Navigation Links
'Scrawny' gene keeps stem cells healthy
Date:1/6/2009

Baltimore, MDStem cells are the body's primal cells, retaining the youthful ability to develop into more specialized types of cells over many cycles of cell division. How do they do it? Scientists at the Carnegie Institution have identified a gene, named scrawny, that appears to be a key factor in keeping a variety of stem cells in their undifferentiated state. Understanding how stem cells maintain their potency has implications both for our knowledge of basic biology and also for medical applications. The results will be published in the January 9, 2009 print edition of Science.

"Our tissues and indeed our very lives depend on the continuous functioning of stem cells," says Allan C. Spradling, director of the Carnegie Institution's Department of Embryology. "Yet we know little about the genes and molecular pathways that keep stem cells from turning into regular tissue cellsa process known as differentiation."

In the study, Spradling, with colleagues Michael Buszczak and Shelley Paterno, determined that the fruit fly gene scrawny (so named because of the appearance of mutant adult flies) modifies a specific chromosomal protein, histone H2B, used by cells to package DNA into chromosomes. By controlling the proteins that wrap the genes, scrawny can silence genes that would otherwise cause a generalized cell to differentiate into a specific type of cell, such as a skin or intestinal cell.

The researchers observed the effects of scrawny on every major type of stem cell found in fruit flies. In the experiments, mutant flies without functioning copies of the scrawny prematurely lost their stem cells in reproductive tissue, skin, and intestinal tissue.

Stem cells function as a repair system for the body. They maintain healthy tissues and organs by producing new cells to replenish dying cells and rebuild damaged tissues. "Losing stem cells represents the cellular equivalent of eating the seed corn," says Spradling.

While the scrawny gene has so far only been identified in fruit flies, very similar genes that may carry out the same function are known to be present in all multicellular organisms, including humans. The results of this study are an important step forward in stem cell research. "This new understanding of the role played by scrawny may make it easier to expand stem cell populations in culture, and to direct stem cell differentiation in desired directions," says Spradling.


'/>"/>

Contact: Allan Spradling
spradling@ciwemb.edu
410-246-3021
Carnegie Institution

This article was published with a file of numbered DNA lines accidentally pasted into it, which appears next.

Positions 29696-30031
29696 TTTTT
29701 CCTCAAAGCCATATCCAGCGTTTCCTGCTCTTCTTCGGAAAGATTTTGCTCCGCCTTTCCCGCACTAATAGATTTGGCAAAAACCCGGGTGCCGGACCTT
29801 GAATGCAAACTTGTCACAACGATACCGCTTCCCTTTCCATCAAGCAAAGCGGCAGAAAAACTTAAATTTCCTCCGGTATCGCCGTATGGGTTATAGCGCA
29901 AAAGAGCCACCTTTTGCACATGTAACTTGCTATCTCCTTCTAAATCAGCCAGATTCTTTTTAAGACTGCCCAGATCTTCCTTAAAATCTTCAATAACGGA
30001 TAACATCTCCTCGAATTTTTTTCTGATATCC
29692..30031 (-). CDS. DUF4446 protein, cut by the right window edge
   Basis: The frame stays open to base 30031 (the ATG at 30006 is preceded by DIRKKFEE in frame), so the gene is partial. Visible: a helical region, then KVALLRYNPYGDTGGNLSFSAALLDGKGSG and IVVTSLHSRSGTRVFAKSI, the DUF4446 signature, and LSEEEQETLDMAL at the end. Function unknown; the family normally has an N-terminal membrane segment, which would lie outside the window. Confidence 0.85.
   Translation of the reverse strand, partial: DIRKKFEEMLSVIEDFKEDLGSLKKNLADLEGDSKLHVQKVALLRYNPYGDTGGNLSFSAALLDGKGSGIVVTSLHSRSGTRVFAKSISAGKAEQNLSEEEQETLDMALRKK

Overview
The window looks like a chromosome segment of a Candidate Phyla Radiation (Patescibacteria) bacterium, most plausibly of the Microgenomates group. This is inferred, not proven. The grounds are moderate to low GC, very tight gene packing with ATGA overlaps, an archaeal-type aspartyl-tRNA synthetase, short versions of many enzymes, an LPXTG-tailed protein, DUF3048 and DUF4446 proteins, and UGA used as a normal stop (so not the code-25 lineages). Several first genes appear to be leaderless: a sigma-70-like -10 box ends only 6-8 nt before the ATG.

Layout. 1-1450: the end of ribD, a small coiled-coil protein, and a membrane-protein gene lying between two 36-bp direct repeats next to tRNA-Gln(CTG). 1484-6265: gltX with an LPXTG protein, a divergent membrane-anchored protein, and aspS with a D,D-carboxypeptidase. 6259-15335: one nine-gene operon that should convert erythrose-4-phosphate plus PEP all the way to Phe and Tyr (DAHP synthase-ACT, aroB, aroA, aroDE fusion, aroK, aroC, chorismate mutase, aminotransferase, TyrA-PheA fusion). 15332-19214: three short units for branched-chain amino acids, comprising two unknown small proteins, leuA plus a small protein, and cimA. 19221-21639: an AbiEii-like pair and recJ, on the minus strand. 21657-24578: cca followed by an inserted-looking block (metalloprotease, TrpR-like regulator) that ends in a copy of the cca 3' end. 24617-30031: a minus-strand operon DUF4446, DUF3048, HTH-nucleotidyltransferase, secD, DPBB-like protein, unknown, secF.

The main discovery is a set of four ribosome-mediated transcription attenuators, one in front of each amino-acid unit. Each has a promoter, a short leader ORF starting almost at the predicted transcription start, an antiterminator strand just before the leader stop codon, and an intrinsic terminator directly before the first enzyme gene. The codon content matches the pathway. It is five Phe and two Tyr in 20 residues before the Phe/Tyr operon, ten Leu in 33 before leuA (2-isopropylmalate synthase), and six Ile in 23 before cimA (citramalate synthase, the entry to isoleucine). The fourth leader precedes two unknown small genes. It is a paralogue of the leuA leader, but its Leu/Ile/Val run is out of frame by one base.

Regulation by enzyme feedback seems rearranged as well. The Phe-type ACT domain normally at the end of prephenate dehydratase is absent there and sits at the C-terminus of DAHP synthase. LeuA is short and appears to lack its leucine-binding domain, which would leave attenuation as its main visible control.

Source:Eurekalert

Related biology news :

1. A walk in the park a day keeps mental fatigue away
2. Candy-coating keeps proteins sweet
3. Scientists discover DNA knot keeps viral genes tightly corked inside shell
4. Genetic tag team keeps cells on cycle
5. NASA keeps eye on ozone layer amid Montreal Protocols success
6. Right breakfast bread keeps blood sugar in check all day
7. Scientists can now differentiate between healthy cells and cancer cells
8. MIT develops new way to fuse cells
9. Grape-seed extract kills laboratory leukemia cells, proving value of natural compounds
10. Recipe for capturing authentic embryonic stem cells may apply to any mammal, study suggests
11. Hebrew University scientists reveal mechanism that triggers differentiation of embryo cells
Post Your Comments:
*Name:
*Comment:
*Email:
(Date:4/5/2017)... KEY FINDINGS The global market ... CAGR of 25.76% during the forecast period of 2017-2025. ... for the growth of the stem cell market. ... MARKET INSIGHTS The global stem cell market is segmented ... The stem cell market of the product is segmented ...
(Date:3/30/2017)... -- Trends, opportunities and forecast in this market to ... AFIS, iris recognition, facial recognition, hand geometry, vein recognition, ... industry (government and law enforcement, commercial and retail, health ... and by region ( North America , ... , and the Rest of the World) ...
(Date:3/24/2017)... Research and Markets has announced the addition ... Trends - Industry Forecast to 2025" report to their offering. ... The Global Biometric ... of around 15.1% over the next decade to reach approximately $1,580 ... market estimates and forecasts for all the given segments on global ...
Breaking Biology News(10 mins):
(Date:5/22/2017)... ... 2017 , ... Baltimore biotech firm, PathSensors, announced that its ... developing and issuing recommendations to grow Maryland's biohealth industry and position the state ... , The recommendations are contained in a report from the Maryland ...
(Date:5/19/2017)... ... May 19, 2017 , ... In response to the strong base of evidence ... Inc. announces the release of their Gait Trainer 3 with an Integrated Music Therapy ... system to aid in rehabilitating individuals with cerebral palsy, traumatic brain injury, stroke and ...
(Date:5/18/2017)... ... ... Clinical Supplies Management (“CSM”), a Great Point Partners II (“GPP”) portfolio company, ... has doubled in size over the past six months with the acquisition of businesses ... joins CSM as Chief Financial Officer. Roger has over 25 years of experience ...
(Date:5/18/2017)... ... May 17, 2017 , ... USDM ... firm for the life sciences and healthcare industries, is honored that Jay ... Medical Devices conference in Brussels, Belgium. , Crowley played a crucial role in ...
Breaking Biology Technology: